Sunday, December 28, 2008
Check with the teens in your house or neighborhood. Bright neon colors are making their way back into the hip clothing and running attire. Look for some wild colors to emerge in 2009. We test marketed some NEON tees this fall and both girl and boy cross country runners snatched them up!
High School Girls Injured
Saw too many injuries among high school girls this fall in cross country. Why? There is not one single factor for girls running injuries. What is true is the the quality of girls running distance now has jumped in the past 10 years. Girls training has started to reach the level only previously seen with boys. When athletes train harder, more injuries will occur. What you will see is more attention to nutrition in girls and more attention to weight. Girls go through significant body changes in the high school years and these changes affect performance. Too often we see young girls fighting the inevitable weight gain with puberty. The result can be seen in stress fractures, anemia and fatigue. More on this subject in the next issue.
The Fastest Boy Distance Runner in the U.S.
The 30th Footlocker National Championships took place on December 13th in San Diego. The Footlocker series has been the crown jewel in high school cross country post-season competition. Nike's Cross Nationals could be a threat to this long-standing national competiton that crowns the fastest boy and girl in the nation over the 5K course in Balboa Park. For now, Footlocker has not suffered in a dilution of the qualifying field. We had the privelege of watching the incredible undefeated run of Solomon Haile (left). Haile has been running in the United States for almost a year. This fall was his first cross country season. (He attends Sherwood High School, which is within 40 minutes of ARA's office.) Haile not only won every cross country meet he ran, he broke the course record in every meet. The two most notable course records he shattered were the 2.5 mile course in Van Cortland Park at the Manhattan College Invitational in mid-October and the 5K course in the same park in late November. Haile also stirred up issues of his age, as the birth records and calendar are quite different in Ethiopia than the U.S. Nonetheless, Solomon Haile set the local cross country scene ablaze with his long fluid stride and determined will to win.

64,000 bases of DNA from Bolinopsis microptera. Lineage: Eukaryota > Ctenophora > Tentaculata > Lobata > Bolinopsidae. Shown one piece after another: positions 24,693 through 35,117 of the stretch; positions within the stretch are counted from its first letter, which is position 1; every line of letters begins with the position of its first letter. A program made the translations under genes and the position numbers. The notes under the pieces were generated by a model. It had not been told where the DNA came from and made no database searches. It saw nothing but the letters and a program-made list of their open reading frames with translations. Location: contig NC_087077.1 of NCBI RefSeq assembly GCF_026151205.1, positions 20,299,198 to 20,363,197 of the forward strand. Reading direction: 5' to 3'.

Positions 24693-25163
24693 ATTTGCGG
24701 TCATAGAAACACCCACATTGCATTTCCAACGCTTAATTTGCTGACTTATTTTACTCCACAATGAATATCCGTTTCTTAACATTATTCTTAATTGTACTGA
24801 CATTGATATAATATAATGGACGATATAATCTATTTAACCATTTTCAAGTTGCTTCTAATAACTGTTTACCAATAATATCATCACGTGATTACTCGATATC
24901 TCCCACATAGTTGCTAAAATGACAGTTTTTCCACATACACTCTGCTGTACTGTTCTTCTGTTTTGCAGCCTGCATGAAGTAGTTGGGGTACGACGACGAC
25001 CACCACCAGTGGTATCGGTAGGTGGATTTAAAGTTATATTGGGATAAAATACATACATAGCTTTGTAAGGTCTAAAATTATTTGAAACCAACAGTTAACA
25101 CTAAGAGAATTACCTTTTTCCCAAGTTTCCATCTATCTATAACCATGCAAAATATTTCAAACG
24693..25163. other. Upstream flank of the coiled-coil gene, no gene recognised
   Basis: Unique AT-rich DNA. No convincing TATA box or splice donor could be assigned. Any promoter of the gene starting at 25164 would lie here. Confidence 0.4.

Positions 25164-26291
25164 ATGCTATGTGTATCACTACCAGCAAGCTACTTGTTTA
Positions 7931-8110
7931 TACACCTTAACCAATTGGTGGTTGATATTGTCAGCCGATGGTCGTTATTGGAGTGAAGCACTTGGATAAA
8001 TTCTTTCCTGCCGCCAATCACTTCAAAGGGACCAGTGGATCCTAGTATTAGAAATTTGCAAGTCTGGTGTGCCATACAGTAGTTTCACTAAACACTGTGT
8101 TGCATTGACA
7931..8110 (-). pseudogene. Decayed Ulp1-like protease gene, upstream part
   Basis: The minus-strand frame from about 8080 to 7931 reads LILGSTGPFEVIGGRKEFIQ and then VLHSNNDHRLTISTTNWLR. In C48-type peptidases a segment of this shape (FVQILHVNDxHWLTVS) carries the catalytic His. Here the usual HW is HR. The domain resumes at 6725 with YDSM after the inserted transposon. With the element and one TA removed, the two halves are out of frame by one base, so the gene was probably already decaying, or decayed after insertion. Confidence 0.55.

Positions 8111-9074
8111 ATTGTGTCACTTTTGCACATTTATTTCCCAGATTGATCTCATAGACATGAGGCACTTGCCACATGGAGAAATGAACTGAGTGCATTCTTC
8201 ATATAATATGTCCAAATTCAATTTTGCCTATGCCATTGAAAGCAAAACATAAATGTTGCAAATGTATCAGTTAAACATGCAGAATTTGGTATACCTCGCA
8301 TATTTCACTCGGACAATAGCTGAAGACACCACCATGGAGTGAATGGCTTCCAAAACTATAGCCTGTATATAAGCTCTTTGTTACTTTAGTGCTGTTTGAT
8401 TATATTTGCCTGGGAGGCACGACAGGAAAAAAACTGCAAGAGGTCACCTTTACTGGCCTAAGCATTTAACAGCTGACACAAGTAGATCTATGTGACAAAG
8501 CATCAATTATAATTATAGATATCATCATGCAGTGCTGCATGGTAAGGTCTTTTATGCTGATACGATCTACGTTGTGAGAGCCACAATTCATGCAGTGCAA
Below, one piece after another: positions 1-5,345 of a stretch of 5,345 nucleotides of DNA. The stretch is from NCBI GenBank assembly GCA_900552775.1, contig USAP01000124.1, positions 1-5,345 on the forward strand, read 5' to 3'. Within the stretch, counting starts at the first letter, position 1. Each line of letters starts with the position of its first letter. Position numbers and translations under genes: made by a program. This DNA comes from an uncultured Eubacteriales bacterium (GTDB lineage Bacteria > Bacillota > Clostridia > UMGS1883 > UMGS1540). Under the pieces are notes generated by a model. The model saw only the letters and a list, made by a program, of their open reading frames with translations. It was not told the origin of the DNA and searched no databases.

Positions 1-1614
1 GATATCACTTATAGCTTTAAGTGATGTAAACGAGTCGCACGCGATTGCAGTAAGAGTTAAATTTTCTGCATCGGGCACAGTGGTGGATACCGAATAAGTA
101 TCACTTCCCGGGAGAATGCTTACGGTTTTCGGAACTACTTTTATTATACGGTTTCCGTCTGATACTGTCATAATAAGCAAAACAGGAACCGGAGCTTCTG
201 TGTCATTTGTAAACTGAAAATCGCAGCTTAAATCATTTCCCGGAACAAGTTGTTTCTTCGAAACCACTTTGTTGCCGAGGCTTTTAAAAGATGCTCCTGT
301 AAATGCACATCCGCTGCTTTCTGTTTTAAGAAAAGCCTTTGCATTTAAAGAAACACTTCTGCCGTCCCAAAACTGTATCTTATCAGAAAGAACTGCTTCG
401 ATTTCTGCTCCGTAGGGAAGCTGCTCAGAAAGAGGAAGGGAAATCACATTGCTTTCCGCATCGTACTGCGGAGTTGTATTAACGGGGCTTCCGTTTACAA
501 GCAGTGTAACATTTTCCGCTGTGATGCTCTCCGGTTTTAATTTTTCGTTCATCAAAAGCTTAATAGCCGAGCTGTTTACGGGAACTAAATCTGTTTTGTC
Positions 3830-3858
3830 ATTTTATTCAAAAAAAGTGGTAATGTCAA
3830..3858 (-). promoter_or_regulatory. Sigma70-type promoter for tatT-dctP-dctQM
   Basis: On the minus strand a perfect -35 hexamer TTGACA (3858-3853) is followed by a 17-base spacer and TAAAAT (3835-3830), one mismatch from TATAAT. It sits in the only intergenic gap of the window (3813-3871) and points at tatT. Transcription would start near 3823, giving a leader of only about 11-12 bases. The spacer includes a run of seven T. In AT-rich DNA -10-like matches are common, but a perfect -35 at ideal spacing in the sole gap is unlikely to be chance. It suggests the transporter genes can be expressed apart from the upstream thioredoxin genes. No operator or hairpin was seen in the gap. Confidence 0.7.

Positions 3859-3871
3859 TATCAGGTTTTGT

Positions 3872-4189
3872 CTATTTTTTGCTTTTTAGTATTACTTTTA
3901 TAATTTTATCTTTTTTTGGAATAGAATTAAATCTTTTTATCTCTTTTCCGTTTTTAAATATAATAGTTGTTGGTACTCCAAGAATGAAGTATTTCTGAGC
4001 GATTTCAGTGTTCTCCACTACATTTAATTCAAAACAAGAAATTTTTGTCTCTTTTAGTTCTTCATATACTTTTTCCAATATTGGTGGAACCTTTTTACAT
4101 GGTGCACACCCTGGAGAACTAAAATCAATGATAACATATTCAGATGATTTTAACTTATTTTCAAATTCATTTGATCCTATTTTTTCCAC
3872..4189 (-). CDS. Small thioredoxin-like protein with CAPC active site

Portland, OR. They call it pure. They say you have guts. Today, 44 teams and 90 individuals tested themselves to see who had more will, guts and drive to be the best cross country team or runner in the U.S. Four years ago, Nike launched its Team Nationals now called simply Nike Cross Nationals. It may have taken five years for John Truax and Josh Rowe’s dream of a NCAA-style national championship for high school cross country to come to fruition. In this fifth year, 90 individual qualifiers joined the 44 teams, 22 boys and 22 girls’ squads to do battle on the twisting and stomach churning 5K circuit inside the track at Portland Meadows. For the first time in these five years, the weather was not an element racing strategy. It was cold at the start of the Open 5K races, but there were clear sunny skies and no wind.
The boys team winner was still in doubt even after the live results were shown. North Spokane Washington’s club and the Elmhurst XC team were trading the lead right up until the final 400m. A late surge by the North Spokane XC club was the final effort to bring home the Championship crown to a West Coast team for the first time in Nike Cross Nationals history.
Today was a day to relish a pure and gritty effort by 394 boys and girls in a sport they call cross country. They all traveled across the country to compete. Up and down the humps but smiling all the way.
Promoting running for youth is at the tip of the spear in the ARA campaign to improve the physical activity levels of America’s Youth. The sport of Cross Country is one of our platforms to showcase how running can make you more fit, a better student and help you set lofty goals. So when I read that another college administrator could be sharpening the budget axe to let it fall on the men’s’ cross country and track & field programs, it makes me fume. I’m not an alumnus at Delaware. I am not an alumnus of James Madison University (JMU) in Harrisonburg VA. I was just as perturbed and dumbfounded two years ago, when the Board of Regents at JMU decided to drop 7 men’s sports, notables being men’s’ cross country , track & field, and swimming. These are life sports. That’s what we call running and swimming. They stay with you for life and can form a basis of vigorous exercise well into your senior years.